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    • November
      • She flies with her own wings
        Alis volat propriis
        She flies with her own wings

        I am becoming more convinced that if one wants to adopt a good motto it is best to start with a classical quotation. Reasons? See above - the Oregon state motto. I was not able to find any related quotation in the body of Latin literat

      • Blogger's vocabulary
        Vomitione urgente - Vomiting being severe.

        Sometimes, these are exactly the words one searches for while participating in an online discussion. I would even abbreviate it to VU.

      • Medical Latin
        After looking up a few medical Latin wordlists and having not found in them even the good old rigor mortis, I decided to start my own updated list of medical terminology and phrases in Latin. Nothing spectacular, but it does fill a certain void. My main reference was
        'A Handbook of materi

      • Thus always to tyrants

        This is of course, state motto of Virginia. But here is a curious, although sincere, example of using Latin in English poetry:

        Sic Semper Tyrannis"
        By E. H. O. Clark."

        Sic semper tyrannis," vile southron?
        You murdered your own truest friend!

      • Incognito
        Without being known; in disguise; in an assumed character, or under an assumed title.

        Here is an article about an Australian lady who is a "self-confessed word nerd, fluent in Latin, ancient Greek and Esperanto, and a scholar of linguistics and Shakespeare". She

      • Marble statues, painted pictures and moral degradation
        This is one of my most favorite places in Sallust (Bel.Cat 11.5):

        Huc accedebat, quod L. Sulla exercitum, quem in Asia ductaverat, quo sibi fidum faceret, contra morem maiorum luxuriose nimisque liberaliter habuerat. Loca amoena, voluptaria facile in otio ferocis militum animos molliveran

      • Pater noster from Itala?
        There is a site that has translations of 'Pater noster' in Romance languages:

        The Latin text they have is as follows:

        Pater noster, qui est in coelis, sanctificetur nomen tuum. Adveniat regnum tuum, fiat voluntas tua

      • Carpe diem

      • Vocatus atque non vocatus deus aderit - Called or not called, God will be present

      • Dictionary of Ecclesiastical Latin

      • Status quo - 'the state in which'

        The Wikipedia article begins as follows:

        In 19th-century diplomatic Latin, the original sentence was in statu quo res erant ante bellum "the state things were before the war". This gave rise to the shorter form status quo ante bellum "the state that it was befor

      • Fortune favors the bold

      • Volvo - car company's name and Classical Latin.
        As you can find out just about anywhere, 'volvo' means 'I roll' in Latin. It is not even precisely known what educated Swede came up with this name for the nascent car company. The funny thing is that this form is quite rare in Classical Latin. Even when it is used (just 20 times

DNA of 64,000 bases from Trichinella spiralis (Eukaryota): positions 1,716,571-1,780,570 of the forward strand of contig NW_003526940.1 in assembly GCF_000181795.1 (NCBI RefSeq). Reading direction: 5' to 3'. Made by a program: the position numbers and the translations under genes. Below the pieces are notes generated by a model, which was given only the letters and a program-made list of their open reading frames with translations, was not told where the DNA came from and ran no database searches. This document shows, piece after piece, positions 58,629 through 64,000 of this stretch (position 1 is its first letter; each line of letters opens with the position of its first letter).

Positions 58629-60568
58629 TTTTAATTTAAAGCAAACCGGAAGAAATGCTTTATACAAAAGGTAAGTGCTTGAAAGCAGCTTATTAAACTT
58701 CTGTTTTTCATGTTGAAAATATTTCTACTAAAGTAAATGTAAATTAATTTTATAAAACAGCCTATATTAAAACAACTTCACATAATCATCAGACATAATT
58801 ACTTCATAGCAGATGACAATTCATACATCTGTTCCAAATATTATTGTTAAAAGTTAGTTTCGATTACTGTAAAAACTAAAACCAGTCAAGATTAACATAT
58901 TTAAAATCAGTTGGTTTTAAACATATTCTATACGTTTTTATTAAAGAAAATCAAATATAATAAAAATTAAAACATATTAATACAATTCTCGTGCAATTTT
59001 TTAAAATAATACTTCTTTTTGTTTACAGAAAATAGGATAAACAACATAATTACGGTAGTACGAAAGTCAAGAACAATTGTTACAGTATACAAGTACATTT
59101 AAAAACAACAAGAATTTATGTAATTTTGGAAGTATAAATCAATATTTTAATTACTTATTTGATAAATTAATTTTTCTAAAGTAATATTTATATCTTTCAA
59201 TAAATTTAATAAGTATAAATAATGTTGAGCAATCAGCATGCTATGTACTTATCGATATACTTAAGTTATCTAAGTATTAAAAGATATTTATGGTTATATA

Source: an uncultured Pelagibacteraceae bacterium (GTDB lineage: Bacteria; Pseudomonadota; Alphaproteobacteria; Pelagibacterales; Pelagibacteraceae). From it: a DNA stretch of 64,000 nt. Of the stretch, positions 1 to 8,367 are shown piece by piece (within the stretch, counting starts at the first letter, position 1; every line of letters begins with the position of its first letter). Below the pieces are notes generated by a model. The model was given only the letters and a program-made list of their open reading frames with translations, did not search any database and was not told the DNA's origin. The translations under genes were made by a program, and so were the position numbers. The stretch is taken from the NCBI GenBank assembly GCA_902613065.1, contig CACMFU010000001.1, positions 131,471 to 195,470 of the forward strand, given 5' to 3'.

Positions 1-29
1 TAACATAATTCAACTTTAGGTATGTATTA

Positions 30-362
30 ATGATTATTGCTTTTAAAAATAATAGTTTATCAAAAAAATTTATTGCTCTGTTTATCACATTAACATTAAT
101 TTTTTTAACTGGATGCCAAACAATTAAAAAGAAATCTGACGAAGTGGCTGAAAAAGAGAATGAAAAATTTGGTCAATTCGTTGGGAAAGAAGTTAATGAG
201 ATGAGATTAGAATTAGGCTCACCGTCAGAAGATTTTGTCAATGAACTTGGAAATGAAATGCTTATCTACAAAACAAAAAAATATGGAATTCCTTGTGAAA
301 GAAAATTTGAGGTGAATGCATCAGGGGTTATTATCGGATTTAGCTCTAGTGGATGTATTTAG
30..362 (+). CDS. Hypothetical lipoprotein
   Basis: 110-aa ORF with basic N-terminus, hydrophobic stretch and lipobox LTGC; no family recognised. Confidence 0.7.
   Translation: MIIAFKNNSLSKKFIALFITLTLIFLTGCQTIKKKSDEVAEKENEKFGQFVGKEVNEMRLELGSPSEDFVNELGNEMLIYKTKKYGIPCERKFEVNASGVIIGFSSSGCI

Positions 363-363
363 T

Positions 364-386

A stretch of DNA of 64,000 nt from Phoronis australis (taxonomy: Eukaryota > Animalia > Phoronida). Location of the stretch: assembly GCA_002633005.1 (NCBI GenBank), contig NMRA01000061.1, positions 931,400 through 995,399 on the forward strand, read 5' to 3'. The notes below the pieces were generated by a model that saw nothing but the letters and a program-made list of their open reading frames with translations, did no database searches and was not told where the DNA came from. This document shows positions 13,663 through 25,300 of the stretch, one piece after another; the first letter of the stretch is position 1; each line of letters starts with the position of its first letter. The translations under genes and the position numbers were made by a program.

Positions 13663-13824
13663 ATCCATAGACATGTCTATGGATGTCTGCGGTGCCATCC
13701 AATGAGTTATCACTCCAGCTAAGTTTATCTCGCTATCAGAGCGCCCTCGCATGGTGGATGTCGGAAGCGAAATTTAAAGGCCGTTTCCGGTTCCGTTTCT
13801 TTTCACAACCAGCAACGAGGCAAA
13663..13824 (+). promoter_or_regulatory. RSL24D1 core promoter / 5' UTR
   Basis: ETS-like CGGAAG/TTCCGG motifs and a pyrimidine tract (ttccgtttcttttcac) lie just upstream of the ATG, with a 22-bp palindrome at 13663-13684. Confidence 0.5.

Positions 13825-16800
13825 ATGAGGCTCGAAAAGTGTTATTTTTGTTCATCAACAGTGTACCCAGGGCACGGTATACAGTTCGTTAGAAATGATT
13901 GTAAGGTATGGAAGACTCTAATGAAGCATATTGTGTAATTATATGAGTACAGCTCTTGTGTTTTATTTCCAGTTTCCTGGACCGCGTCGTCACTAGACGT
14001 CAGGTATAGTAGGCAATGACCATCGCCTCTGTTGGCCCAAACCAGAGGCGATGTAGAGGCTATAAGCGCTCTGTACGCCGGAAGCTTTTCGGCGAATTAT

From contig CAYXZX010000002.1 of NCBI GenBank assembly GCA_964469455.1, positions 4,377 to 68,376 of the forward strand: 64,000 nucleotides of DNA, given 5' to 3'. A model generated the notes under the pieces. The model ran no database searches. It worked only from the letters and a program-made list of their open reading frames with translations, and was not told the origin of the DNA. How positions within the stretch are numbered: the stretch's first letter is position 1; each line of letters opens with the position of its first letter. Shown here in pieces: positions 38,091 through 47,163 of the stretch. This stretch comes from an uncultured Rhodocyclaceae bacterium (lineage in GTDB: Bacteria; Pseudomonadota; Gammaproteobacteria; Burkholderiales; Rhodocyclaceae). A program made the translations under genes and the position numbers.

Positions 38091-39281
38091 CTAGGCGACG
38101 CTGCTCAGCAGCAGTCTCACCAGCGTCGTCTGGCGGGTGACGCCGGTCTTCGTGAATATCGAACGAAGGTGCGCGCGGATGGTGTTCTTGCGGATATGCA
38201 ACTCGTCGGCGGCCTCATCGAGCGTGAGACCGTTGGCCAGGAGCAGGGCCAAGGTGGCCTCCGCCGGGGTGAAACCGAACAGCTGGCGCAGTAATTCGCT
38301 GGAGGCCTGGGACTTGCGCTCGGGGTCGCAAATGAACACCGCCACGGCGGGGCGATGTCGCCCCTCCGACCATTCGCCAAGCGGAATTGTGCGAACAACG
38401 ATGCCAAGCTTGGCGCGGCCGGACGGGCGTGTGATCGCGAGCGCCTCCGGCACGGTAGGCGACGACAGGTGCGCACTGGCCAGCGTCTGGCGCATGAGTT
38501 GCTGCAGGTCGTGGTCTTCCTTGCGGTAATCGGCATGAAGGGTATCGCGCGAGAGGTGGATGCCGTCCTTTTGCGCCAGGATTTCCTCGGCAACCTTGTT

• To love and to cherish - David Beckham's tattoo

      • Quid pro quo

      • Dulce et decorum est pro patria mori
        What Wikipedia will not tell you...

        Dulce et decorum est pro patria mori
        "It is sweet and honorable to die for (one's) country."
        Odes (iii 2.13)

        Horace gets too much credit for this line, it has clear overtones of an earlier Greek poem by Tyrtaeus:
      • A diamond with a Templar Cross?

        It would have helped for the cross to be red!

      • Why Latin?

      • Discite iustitiam moniti et non temnere divos!

      • Quod me nutrit me destruit (What nourishes me also destroys me) -- Angelina Jolie's Tattoo
        To the best of my knowledge, this motto can be found in two places: on a portrait that is believed to be of Chistopher Marlowe, and on Angelina Jolie's belly (or thereabouts). The more familiar version of this motto is Qui me alit me extinguit - Who feeds me also extinguishes me. One emblemati

      • Gods in color - painted ancient sculpture exhibit

        image from

        An outstanding exhibit (organized by the Stiftung Archäologie and the Staatliche Antikensammlungen und Glyptothek, Munich), presently at Harvard. It is well-known that the white color, so familiar to any student of antiquity, was n

      • Temple Church inscription
        Ah, mysteries...

        I decided to revisit a little mystery about an inscription on the church at Temple (not far from Rosslyn, if I am not mistaken).
        The inscription can be seen in all its high-resolution glory here:

        A gentleman by

      • How to read books in Latin
        Obviously, you need to know Latin. There is no cutting corners here, and this is not what I am going to discuss. Instead, I will share my experiences with paperless books. Classicists are particularly blessed with a large number of Latin texts available free of charge on the Internet. It would be r

      • Mr. Magorium's Wonder Emporium
        It appears that 'magorium' (magorium sambac, sumbac, zambuc) is something better known as Arabian Jasmine. Muhammad Sharif Khan describes this flower as "sweet and cool, and of a pleasant smell; raises the spirits; removes bile; improves weakness of sight, affections of the mouth, and

      • "Words", or Latin dictionary misnamed

      • Wheelock's Latin Reader vs. 'Aeneas to Augustus'
        Quite often people seek advice regarding a good intermediate Latin reader. My suggestion:

        It provides a good selection of original texts with ample and precise notes. You will get to read most of Rome's famous writers and poets - usually their most popular passages.

      • University of Cambridge - a Papal Bull

    • October